Videos

 

The Amphibious Culture: A case study about wetlands from the Netherlands, with global aspirations

Floods are world wide increasing while adaptation to floods is decreasing. In this video Petra van Dam uses the Netherlands as a case study to show how that culture was until quite recently “amphibious” and adapted to flooding. She will also highlight the fact that a present modern society is not so well adapted to flooding and why.

Petra van Dam is Professor in water management history at the Free University Amsterdam.

This video was recorded at the Wicken Fen Workshop, 6 November 2010.

 
Reframing a vision of lost fens

Wetlands were once common over a large part of eastern England, including Cambridgeshire, East Anglia and Lincolnshire. Of these so-called fens only two percent remains today and most of it is now situated in nature reserves. Ian Rotherham analyses in this talk the attitudes towards the fens over the centuries and the related attitudes that led to the draining of thousands of square kilometers of wetland. He also considers the rich wild life in these wetlands and what a rich resources these provided for its inhabitants.

Professor Ian Rotherham is director of the Tourism and Environmental Change Research Unit at Sheffield Hallam University.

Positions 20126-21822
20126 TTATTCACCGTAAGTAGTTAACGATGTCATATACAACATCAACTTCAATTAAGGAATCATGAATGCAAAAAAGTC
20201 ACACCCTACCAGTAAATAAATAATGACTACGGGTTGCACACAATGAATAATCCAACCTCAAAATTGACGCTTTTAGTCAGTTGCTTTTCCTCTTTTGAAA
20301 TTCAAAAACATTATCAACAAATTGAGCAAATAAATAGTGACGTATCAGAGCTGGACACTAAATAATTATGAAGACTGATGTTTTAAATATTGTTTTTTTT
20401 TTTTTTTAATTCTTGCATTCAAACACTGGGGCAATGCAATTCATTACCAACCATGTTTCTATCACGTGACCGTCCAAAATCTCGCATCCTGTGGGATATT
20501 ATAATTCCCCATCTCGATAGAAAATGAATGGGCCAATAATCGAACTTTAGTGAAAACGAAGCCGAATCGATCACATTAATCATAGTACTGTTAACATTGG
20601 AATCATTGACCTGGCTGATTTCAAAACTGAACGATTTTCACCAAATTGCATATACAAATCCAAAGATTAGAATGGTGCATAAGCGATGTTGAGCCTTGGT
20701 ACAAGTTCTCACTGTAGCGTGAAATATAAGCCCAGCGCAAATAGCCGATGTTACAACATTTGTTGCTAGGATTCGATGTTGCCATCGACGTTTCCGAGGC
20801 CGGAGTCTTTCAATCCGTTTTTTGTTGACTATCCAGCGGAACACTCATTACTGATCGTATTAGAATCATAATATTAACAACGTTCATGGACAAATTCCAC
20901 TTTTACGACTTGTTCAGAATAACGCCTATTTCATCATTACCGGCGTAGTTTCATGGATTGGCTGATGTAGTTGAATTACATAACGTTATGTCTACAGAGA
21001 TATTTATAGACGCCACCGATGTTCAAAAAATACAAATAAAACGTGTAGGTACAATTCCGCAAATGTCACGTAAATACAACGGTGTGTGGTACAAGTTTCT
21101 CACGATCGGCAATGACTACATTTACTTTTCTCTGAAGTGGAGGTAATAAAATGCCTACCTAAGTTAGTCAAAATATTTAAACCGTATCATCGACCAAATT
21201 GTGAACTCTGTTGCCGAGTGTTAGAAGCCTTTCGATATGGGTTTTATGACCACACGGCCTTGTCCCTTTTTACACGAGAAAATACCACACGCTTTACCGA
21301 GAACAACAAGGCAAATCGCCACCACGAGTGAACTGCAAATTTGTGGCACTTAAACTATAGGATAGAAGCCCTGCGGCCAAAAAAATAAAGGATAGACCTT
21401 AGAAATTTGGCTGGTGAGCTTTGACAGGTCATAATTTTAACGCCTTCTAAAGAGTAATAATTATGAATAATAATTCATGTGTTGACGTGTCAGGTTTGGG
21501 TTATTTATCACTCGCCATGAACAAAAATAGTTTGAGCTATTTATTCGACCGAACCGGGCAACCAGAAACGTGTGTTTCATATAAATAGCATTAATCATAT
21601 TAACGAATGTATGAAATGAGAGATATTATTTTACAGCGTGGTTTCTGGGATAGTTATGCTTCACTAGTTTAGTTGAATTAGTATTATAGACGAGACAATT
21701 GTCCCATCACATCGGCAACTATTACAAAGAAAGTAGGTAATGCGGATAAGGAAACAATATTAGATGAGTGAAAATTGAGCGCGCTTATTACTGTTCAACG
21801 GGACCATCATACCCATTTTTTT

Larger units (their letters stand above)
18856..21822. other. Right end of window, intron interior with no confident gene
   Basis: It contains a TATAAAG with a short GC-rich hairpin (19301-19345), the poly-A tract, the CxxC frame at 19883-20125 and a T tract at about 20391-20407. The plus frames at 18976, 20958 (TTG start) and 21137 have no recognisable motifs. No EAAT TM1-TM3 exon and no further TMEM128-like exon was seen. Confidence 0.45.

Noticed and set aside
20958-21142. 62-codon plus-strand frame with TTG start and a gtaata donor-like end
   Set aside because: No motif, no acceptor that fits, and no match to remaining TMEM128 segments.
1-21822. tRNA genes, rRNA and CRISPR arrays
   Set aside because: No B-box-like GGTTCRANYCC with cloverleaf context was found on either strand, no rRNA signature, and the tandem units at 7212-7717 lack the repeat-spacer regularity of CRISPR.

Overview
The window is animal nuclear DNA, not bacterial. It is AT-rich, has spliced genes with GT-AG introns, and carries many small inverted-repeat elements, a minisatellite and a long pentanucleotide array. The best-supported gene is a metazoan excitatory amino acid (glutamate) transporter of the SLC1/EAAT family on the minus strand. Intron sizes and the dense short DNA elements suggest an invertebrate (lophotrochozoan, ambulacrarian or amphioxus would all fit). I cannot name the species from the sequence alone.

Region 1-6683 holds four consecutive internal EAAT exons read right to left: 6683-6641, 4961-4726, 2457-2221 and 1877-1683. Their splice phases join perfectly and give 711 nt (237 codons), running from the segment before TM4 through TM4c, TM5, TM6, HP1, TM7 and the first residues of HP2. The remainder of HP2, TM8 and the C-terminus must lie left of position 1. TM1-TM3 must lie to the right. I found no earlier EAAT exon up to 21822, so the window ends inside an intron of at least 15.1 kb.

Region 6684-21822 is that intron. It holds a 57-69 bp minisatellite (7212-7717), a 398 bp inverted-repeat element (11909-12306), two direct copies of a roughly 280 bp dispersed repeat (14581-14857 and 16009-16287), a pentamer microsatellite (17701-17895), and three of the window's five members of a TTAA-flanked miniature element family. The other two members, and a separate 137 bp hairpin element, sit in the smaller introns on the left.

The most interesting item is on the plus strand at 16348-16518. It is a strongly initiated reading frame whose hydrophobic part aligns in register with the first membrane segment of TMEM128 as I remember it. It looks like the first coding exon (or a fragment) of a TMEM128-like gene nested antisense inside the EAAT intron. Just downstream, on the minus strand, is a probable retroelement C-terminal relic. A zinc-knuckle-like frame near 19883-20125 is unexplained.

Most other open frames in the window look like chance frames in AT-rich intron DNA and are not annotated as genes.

This video was recorded at the Wicken Fen Workshop, 6 November 2010

 

Local Places, Global Processes: a round table at the 6th ESEH conference, 30 June 2011

This video is a registration of Peter Coates’ introduction to the roundtable discussion of the series of three workshops organised by the AHRC funded Histories of Environmental Change Network. Peter Coates (Bristol University) explains to the audience the principles and rational of the workshops, the locations and what was learned from the project.

A full audio record of this event can be found in the podcast section on the Histories of Environmental Change web site.

 

The power of the Wild

This Video features the introduction of episode 56 of the Exploring Environmental History podcast.

You can listen to the full podcast version featuring Paul Warde where reflects on the worksop at Wicken Fen held in April 2013 and where he explores nature and wilderness as categories of power


 

 

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